So, the Tauranga City Council is back to square one with tsunami sirens after spending $190,000 trying to find a way forward.
No doubt ratepayers will be disturbed to learn such a large sum has been spent for so little gain.
Yesterday, we reported that the council voted to stop its contract with electronic siren supplier Meerkat and to instead hold a workshop to discuss what needs to happen next to warn of incoming tsunami.
Most of the $190,000 was spent on Meerkat's contract to design and consent an electronic alarm system for the vulnerable low-lying areas of Tauranga. However when this work revealed there would be a cost blowout to achieve the siren coverage wanted by the council, it decided not to install the system.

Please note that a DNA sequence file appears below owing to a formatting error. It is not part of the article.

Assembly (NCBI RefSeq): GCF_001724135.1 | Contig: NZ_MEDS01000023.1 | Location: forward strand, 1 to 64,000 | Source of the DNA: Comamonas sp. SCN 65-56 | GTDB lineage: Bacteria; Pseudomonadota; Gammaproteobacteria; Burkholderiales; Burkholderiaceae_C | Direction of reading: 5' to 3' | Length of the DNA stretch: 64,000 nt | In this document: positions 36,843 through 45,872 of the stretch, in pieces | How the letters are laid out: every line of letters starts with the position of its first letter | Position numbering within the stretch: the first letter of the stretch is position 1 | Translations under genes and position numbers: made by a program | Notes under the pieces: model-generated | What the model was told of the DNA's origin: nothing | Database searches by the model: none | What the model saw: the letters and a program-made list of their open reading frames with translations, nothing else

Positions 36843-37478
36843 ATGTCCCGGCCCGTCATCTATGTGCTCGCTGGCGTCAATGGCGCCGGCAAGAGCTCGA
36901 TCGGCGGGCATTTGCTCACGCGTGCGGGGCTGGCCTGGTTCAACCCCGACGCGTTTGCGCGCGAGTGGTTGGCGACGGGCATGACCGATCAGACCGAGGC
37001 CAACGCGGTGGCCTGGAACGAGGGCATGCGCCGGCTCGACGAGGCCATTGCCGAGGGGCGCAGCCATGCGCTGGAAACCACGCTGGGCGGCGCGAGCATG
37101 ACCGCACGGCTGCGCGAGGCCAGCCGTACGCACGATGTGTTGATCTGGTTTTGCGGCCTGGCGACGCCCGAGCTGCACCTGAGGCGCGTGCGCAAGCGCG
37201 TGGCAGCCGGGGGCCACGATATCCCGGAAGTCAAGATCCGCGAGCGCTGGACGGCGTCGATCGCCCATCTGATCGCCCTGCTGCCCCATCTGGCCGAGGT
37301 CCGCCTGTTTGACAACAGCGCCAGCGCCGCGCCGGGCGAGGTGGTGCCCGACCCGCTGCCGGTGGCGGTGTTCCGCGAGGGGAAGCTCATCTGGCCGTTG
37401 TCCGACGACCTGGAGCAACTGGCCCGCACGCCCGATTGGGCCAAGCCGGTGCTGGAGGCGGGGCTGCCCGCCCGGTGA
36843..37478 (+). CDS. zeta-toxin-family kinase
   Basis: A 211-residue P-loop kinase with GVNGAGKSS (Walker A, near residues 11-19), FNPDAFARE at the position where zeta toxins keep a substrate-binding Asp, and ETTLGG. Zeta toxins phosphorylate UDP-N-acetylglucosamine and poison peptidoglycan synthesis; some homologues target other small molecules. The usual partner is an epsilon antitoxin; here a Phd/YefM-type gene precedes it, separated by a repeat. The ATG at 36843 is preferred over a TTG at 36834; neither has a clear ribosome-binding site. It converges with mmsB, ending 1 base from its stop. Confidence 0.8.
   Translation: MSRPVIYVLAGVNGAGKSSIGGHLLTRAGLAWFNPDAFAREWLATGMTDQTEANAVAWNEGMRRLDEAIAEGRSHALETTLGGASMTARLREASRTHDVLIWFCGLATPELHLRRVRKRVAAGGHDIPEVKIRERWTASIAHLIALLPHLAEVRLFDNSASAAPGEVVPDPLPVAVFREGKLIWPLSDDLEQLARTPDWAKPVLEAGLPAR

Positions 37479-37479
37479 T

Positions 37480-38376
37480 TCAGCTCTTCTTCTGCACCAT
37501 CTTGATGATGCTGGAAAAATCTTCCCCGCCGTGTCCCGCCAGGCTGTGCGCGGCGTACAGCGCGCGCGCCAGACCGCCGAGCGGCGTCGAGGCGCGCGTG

The other big stumbling block was the discovery there would be "significant difficulties" obtaining consent for Meerkat's network of sirens because most of alarm installations on poles would result in "adverse visual effects" and would have to be publicly notified.
The about-turn will come as no surprise to the Papamoa Progressive Association, which has battled the plan to use the Meerkat system from the outset in favour of using a much cheaper option - howling World War II sirens.
The association went to great lengths to make its point, even testing their sirens in October, after residents complained the system tested by the council was not loud enough.
I have said the association deserves credit for resisting the council plan and showing that people power is alive and well in the Bay. The association can claim with some authority that the council could have saved ratepayers a lot of money if it had listened to residents' concerns about the volume of electronic alarm systems at the outset.
It is time the council gave some serious thought to the alternative put forward by the association. It could save us money in the long run.